Were Cesareans to become the 21st century standard, it would triple the current rate to 4 million surgical deliveries every year. This would make C-sections six times more frequent that the second most common hospital procedure — the 700,000 upper GI endoscopies done every year to diagnose ulcers and stomach cancer. Cesarean as the new obstetrical standard would put childbirth surgery smack in the middle of our healthcare system, making American medicine more about elective Cesarean surgery than treating people who genuinely need medical services. It would provide yet another opportunity for women and babies to be exposed to hospital-acquired, drug-resistant infections. Already a quarter of all hospitalizations are related to pregnancy and childbirth. An additional 2 1/2 million Cesareans every year would bump this number up quite a bit, as a result of re-admissions for various post-operative complications of mothers and babies.

Pink for girls, Blue for boys and Green for planet-friendly maternity care

Obstetrics for healthy women already has an outsized carbon footprint, especially as it relates to routinely scheduled induction of labor and elective Cesareans surgery. It is a resource-intensive system that requires more than its share of the environmental pie. In particular, million more Cesareans mean more medical schools to train a ballooning numbers of obstetrical surgeons and anesthesiologists. It means more operating rooms, more highly-specialized hospital staff, more nurses, more vehicular traffic, more electricity, more water, longer hospital stays.

Additional surgeries and prolonged hospitalizations mean an increased number of drugs-resistant infections to be added to the thousands of hospital-acquired infection each year and more insoluble antibiotics in human urine which cannot be filtered out and wind up back in our drinking water. It also generates huge quantities of bio-hazardous garbage piling up in land fills. This process of intensive medicalization feeds back on itself, as hospital-based care becomes both cause and effect of nosocomial complications. This translates into the need to build more hospitals, more roads, more traffic and all the other infrastructures that generate more carbon-laden emissions.

Medicalizing normal birth is also responsible for an outsized economic burden — the unproductive cost of unnecessary intervention. This severely hampers our ability to compete in a global economy against other countries that, wisely for them, have not saddled themselves with this albatross. Maternity care policies for healthy women in the vast majority of other countries, both developed and developing, do not routinely medicalize healthy women with normal pregnancies. Many EU countries, Japan and other highly developed countries depend on time-tested methods of physiological management provided by professional midwives and general practice physicians. Obstetrical care is used appropriately whenever there are complications. This small carbon footprint equates to “green maternity care”.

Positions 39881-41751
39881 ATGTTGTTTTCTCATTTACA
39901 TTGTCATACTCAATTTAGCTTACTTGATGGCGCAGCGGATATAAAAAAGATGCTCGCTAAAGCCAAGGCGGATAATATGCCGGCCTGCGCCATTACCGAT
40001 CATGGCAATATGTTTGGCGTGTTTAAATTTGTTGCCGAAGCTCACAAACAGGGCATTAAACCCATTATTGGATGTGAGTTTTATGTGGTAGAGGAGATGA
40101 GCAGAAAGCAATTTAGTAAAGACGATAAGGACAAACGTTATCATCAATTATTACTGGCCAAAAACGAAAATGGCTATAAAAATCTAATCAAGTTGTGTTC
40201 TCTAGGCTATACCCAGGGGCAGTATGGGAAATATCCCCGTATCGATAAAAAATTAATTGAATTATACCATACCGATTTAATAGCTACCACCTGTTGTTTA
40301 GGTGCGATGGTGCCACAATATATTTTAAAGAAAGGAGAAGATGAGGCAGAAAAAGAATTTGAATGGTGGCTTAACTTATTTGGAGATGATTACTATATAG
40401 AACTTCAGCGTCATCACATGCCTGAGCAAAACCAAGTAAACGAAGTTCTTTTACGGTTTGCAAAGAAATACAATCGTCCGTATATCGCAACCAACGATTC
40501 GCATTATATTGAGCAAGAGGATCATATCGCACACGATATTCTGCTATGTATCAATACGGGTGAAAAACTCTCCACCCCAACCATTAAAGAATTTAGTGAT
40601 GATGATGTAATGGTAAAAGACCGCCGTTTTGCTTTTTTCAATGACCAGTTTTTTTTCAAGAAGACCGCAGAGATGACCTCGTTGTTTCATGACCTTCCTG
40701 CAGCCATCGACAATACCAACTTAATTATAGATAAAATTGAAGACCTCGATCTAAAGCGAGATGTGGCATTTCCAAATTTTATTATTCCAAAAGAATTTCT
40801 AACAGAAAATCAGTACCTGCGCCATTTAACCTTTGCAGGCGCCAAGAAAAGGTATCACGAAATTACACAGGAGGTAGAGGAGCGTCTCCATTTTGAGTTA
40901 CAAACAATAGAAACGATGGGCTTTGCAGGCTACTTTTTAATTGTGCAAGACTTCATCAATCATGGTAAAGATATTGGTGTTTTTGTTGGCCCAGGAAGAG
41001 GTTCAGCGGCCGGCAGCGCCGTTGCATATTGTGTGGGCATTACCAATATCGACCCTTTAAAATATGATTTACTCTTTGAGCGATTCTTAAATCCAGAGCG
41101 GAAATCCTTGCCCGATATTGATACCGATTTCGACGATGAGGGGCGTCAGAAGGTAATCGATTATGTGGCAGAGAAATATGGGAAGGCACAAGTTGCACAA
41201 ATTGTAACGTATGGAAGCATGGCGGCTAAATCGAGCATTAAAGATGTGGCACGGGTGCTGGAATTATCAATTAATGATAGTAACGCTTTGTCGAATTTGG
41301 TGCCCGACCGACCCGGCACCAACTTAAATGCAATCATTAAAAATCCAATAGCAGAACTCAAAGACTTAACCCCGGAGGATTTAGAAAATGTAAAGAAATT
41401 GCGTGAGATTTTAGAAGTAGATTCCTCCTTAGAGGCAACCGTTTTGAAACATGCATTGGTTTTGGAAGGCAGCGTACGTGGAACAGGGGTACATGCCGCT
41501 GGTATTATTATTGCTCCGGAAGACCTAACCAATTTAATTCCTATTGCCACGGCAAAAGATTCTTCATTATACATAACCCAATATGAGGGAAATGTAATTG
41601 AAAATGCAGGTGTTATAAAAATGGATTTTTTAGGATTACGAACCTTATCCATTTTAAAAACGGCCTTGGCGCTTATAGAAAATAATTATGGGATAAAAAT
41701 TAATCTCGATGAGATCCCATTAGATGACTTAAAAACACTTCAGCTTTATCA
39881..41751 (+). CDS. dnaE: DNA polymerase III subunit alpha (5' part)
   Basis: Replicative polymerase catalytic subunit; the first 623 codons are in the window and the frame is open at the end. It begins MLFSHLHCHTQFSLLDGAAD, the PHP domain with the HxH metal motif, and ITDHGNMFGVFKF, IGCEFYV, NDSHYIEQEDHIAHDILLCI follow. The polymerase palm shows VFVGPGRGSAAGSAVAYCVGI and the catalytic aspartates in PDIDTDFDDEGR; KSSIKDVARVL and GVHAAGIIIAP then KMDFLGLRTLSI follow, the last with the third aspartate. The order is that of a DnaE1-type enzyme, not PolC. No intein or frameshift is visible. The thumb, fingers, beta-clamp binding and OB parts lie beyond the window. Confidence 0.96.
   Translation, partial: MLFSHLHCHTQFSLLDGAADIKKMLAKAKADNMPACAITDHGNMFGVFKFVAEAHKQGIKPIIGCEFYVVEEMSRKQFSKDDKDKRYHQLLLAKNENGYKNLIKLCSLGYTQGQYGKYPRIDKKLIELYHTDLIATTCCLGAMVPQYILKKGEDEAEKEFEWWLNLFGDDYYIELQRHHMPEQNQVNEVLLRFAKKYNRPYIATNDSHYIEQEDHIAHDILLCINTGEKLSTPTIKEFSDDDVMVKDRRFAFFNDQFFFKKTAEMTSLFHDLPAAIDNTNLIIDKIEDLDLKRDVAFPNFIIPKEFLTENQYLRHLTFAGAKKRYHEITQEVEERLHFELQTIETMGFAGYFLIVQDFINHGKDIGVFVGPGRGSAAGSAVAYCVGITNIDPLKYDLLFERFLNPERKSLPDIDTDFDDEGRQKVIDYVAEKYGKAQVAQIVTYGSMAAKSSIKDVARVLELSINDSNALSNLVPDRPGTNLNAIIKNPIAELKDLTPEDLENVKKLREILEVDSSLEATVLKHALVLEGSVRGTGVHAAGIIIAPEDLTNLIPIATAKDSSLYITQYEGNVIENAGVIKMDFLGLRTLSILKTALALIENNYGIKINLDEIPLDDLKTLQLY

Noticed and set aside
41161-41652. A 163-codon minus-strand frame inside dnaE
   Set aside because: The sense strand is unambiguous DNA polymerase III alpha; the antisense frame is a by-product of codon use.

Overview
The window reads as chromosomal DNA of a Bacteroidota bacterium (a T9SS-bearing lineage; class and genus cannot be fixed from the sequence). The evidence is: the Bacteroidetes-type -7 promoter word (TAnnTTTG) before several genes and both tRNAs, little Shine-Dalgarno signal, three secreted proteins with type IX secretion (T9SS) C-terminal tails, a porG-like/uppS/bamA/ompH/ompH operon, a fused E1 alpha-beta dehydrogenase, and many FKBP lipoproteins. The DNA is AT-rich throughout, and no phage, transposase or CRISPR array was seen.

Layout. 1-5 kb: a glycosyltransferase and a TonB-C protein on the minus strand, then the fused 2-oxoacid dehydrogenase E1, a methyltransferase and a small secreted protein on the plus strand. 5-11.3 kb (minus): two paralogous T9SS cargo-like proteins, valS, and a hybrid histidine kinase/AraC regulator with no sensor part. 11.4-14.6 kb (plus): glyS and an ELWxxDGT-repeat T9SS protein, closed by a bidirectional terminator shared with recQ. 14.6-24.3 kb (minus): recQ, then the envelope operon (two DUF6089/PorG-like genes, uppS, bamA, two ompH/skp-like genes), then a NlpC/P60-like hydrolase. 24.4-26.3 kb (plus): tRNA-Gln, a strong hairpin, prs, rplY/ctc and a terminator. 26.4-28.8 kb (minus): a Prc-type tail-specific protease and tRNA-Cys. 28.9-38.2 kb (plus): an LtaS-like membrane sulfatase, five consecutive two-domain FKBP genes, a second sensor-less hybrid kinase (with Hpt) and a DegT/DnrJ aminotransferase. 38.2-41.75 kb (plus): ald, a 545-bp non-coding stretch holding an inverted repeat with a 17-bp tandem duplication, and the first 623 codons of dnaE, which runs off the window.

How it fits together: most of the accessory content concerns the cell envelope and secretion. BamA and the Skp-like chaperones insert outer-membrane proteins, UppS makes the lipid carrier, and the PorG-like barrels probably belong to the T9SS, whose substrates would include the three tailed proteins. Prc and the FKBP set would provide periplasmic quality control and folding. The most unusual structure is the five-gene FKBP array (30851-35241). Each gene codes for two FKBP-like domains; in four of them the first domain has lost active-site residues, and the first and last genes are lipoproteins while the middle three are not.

Doing it “Smarter”

Worldwide, the economic drain associated the use of obstetrical interventions on healthy women, particularly the high Cesarean rates, is causing some countries to rethink their national maternity care policy. For example, the C-section rate Britain had crept up to 25% and was still increasing. The UK has historically had a midwife-based system but in the last 20 years, English midwives have been used as labor room nurses. As such, they were carrying out the medicalized procedures of the obstetrical staff, instead of independent professionals providing physiological management. In February 2007, the Ministry of Health in the UK announced the reconfiguring of the National Health Services to reduce the medical costs associated with normal childbirth. During debate in the British House of Commons on July 11th, Prime Minister Gordon Brown noted that by 2009, every healthy childbearing woman in the UK would be able to choose among three options:

  1. Physiological care by a community midwife in the mother’s home
  2. Physiological care in a local midwife-led unit based in a hospital or community clinic
  3. Medicalized care in a hospital, supervised by a consultant obstetrician, for mothers who may need specialist care to deliver safely or may want epidural pain relief               [The Guardian, Feb 6, 2007]

This will bring Britain back into alignment with their historical maternity care practices, other EU countries and the entire developing world. The majority of the world is using the cost-effective model of physiological management as their standard of care for healthy women, which is approximately 80% of the childbearing population in most countries.

Safe, Simple & Satisfactory alternatives to Birth as a Surgical Procedure